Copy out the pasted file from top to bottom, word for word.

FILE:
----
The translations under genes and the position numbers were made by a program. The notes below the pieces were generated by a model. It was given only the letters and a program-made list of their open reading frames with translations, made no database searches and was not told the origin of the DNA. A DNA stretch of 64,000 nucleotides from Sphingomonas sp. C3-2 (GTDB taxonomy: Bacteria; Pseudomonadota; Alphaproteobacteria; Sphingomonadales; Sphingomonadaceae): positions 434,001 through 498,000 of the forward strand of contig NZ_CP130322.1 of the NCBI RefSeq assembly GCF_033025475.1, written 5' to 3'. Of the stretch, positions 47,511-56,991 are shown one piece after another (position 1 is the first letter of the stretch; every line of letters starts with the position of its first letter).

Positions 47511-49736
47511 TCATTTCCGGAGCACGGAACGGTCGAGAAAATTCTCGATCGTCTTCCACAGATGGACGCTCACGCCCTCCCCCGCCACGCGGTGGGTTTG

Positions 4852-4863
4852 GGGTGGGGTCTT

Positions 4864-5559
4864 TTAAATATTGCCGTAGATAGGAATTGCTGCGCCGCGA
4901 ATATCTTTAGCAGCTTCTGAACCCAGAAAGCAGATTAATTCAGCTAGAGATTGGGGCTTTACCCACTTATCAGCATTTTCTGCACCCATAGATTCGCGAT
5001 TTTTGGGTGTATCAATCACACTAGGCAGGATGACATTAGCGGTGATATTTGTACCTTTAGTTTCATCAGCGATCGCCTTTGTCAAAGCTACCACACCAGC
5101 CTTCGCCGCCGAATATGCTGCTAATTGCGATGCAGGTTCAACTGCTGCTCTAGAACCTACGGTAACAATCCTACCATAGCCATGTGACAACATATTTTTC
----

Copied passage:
The translations under genes and the position numbers were made by a program. The notes below the pieces were generated by a model. It was given only the letters and a program-made list of their open reading frames with translations, made no database searches and was not told the origin of the DNA. A DNA stretch of 64,000 nucleotides from Sphingomonas sp. C3-2 (GTDB taxonomy: Bacteria; Pseudomonadota; Alphaproteobacteria; Sphingomonadales; Sphingomonadaceae): positions 434,001 through 498,000 of the forward strand of contig NZ_CP130322.1 of the NCBI RefSeq assembly GCF_033025475.1, written 5' to 3'. Of the stretch, positions 47,511-56,991 are shown one piece after another (position 1 is the first letter of the stretch; every line of letters starts with the position of its first letter).

Positions 47511-49736
47511 TCATTTCCGGAGCACGGAACGGTCGAGAAAATTCTCGATCGTCTTCCACAGATGGACGCTCACGCCCTCCCCCGCCACGCGGTGGGTTTG

Positions 4852-4863
4852 GGGTGGGGTCTT

Positions 4864-5559
4864 TTAAATATTGCCGTAGATAGGAATTGCTGCGCCGCGA
4901 ATATCTTTAGCAGCTTCTGAACCCAGAAAGCAGATTAATTCAGCTAGAGATTGGGGCTTTACCCACTTATCAGCATTTTCTGCACCCATAGATTCGCGAT
5001 TTTTGGGTGTATCAATCACACTAGGCAGGATGACATTAGCGGTGATATTTGTACCTTTAGTTTCATCAGCGATCGCCTTTGTCAAAGCTACCACACCAGC
5101 CTTCGCCGCCGAATATGCTGCTAATTGCGATGCAGGTTCAACTGCTGCTCTAGAACCTACGGTAACAATCCTACCATAGCCATGTGACAACATATTTTTC